In which it becomes ever more evident how predictable my tastes are.

23 Oct

Time for another round of “what’s Julia reading these days?” The answer is: a bunch of things, mostly as I try to figure out what I’m going to write for NaNoWriMo this year, the steampunk fairy tale YA thing, or the light-hearted YA thing about spies? But let’s face it, given that I love books about a) espionage and b) awesome ladies, “research” is really just an excuse for me to go “VIRGINIA HALL WAS SO COOL DUDES”.

One thing I recently finished was The Wolves at the Door: The True Story of America’s Greatest Female Spy, by Judith Pearson, a biography of the aforementioned Virginia Hall.

First, a warning: I find I have a lot of trouble with biographies in general. I get weirded out by an overly-familiar, novel-type style, and I get bored with an overly-dry, academic-type style. This may just be unfamiliarity with the general stylistic conventions of biography, though, and if I would just read more of them, I’d get more used to them. Maybe that will be something I try to do more of in the future!

Anyhoo, on the subject of this book in particular, Pearson’s writing is certainly competent, and the story is laid out well. The prose is nothing to write home about, but it’s eminently readable, which is much more important: I sat on the couch, absorbed in this book, for a good two hours straight. Pearson doesn’t get fancy; she just gets out of the story’s way, so that it pretty much seems to tell itself.

AND WHAT A STORY IT IS. Man, I’m sorry about the capslock (okay, this is a lie; I am NEVER sorry for capslock), but seriously, people, Virginia Hall was so freaking cool. She was born to a wealthy Maryland family and bucked convention not only by going off for higher education, but by doing so in Europe. She joined the US State Department with the ultimate goal of becoming a Foreign Services officer, working in consulates around Europe for ten years or so while she repeatedly tried to pass the Foreign Services exam. When the Second World War began, she was living in Paris, and worked as an ambulance driver with a Jewish friend, both of them finally leaving not long after the establishment of the Vichy government, her friend’s family fleeing from increasing antisemitism in France (less the direct work of the German occupiers than the result of said occupiers lifting generations-old laws attempting to prevent institutionalized antisemitism, it’s worth noting) and Hall to travel to Britain and try to figure out what else she could do to help France.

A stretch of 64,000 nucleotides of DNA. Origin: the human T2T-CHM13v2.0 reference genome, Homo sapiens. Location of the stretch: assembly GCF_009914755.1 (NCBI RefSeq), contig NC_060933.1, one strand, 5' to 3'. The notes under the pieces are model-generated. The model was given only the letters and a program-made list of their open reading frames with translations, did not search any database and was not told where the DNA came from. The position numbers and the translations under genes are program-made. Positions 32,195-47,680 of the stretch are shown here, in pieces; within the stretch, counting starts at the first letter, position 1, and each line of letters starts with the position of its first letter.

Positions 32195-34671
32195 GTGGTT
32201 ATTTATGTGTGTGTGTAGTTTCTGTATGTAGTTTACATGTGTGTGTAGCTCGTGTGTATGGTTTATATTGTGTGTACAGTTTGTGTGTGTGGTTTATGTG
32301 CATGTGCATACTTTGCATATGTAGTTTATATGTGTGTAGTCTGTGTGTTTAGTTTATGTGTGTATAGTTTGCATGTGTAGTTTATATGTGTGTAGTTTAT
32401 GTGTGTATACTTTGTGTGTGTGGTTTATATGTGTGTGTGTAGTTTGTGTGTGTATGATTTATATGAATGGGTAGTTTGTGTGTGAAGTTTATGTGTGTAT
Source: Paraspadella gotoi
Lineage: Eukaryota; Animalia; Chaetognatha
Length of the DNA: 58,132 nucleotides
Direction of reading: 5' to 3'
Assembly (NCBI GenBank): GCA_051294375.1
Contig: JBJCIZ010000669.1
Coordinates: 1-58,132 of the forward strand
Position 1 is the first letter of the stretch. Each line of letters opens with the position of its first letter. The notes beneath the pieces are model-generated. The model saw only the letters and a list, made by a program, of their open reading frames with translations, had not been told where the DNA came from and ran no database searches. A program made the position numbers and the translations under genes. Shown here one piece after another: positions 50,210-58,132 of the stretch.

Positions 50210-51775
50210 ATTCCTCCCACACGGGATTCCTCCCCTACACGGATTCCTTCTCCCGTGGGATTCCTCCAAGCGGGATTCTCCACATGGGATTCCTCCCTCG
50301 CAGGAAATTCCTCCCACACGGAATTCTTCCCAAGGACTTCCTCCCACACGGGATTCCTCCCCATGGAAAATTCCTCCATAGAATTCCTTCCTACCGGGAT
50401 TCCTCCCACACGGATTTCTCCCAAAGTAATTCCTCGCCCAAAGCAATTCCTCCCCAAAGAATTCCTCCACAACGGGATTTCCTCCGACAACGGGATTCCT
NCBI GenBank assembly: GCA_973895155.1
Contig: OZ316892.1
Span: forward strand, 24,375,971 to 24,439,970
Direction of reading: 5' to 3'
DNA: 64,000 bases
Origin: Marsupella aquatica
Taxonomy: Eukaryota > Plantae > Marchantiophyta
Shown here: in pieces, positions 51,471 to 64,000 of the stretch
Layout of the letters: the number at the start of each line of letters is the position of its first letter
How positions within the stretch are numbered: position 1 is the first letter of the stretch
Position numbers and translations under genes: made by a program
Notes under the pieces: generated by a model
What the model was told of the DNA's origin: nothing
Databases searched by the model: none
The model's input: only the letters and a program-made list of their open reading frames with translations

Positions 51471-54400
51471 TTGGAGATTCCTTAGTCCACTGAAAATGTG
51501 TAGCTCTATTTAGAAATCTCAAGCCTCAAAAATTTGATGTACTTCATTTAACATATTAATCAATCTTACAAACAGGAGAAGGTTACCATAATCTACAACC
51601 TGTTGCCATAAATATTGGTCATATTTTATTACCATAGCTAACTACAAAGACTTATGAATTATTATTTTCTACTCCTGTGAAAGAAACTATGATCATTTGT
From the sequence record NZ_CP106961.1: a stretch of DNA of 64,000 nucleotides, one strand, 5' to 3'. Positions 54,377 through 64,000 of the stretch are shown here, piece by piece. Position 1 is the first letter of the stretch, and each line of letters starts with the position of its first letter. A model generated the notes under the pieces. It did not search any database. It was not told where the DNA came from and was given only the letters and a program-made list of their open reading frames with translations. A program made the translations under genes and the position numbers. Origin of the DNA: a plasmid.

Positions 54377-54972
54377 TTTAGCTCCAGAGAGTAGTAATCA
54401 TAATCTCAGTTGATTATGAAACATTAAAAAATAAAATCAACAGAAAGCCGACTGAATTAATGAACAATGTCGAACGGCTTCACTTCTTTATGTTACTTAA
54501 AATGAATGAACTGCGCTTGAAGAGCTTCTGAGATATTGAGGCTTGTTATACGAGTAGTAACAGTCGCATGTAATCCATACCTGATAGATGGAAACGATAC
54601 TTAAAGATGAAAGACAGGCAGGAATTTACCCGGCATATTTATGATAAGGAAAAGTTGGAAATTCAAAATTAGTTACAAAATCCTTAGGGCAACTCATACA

It was in London, during the Blitz, that she first met Vera Atkins, who recruited her to the Special Operations Executive. After intense training, Hall was sent back to France, where she lived under the cover of an American journalist and worked to coordinate a Resistance ring, until the group was betrayed and she was forced to flee across the Pyrenees into Spain, and thence back to England. Now at the top of the Gestapo’s most-wanted, she later RETURNED to Europe and continued to work as a radio operator and a general coordinator/intelligence officer literally until the end of the war. When peace came to France, she went to Vienna and worked there, instead. SHE WENT BACK INTO OCCUPIED TERRITORY DESPITE BEING THE GESTAPO’S MOST-WANTED. When the war ended in France, SHE WENT DEEPER INTO OCCUPIED TERRITORY TO FIGHT SOME MORE. THE FREAKING GESTAPO’S MOST-WANTED, PEOPLE. I believe two words are appropriate here: BAD. ASS.

Oh, and did I mention that she did all of this WITH A WOODEN LEG, since her left one was shot off in a hunting accident during her years with the State Department in Turkey? That’s right.

I actually have a lot more to say, but this is super-long already, so I will save Part 2 of my comments on this book, where I talk about the things that I didn’t like quite so much, for another post. Now, I’m off for a job interview! Wish me luck!

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2 Responses to “In which it becomes ever more evident how predictable my tastes are.”

  1. Andrea Blythe October 24, 2009 at 01:51 #

    Holy hell. Bad ass is an understatement. I HAVE to read that book!

Trackbacks/Pingbacks

  1. In which it becomes ever more evident how predictable my tastes are, continued. « historytelling - October 27, 2009

    […] In which it becomes ever more evident how predictable my tastes are, continued. 2009 October 27 tags: books, 20th century, ww2, Europe, goddamn patriarchy, France by Julia duMais Today, part two of my review of Judith Pearson’s The Wolves at the Door: The True Story of America’s Greatest Female Spy! The first part can be found here! […]

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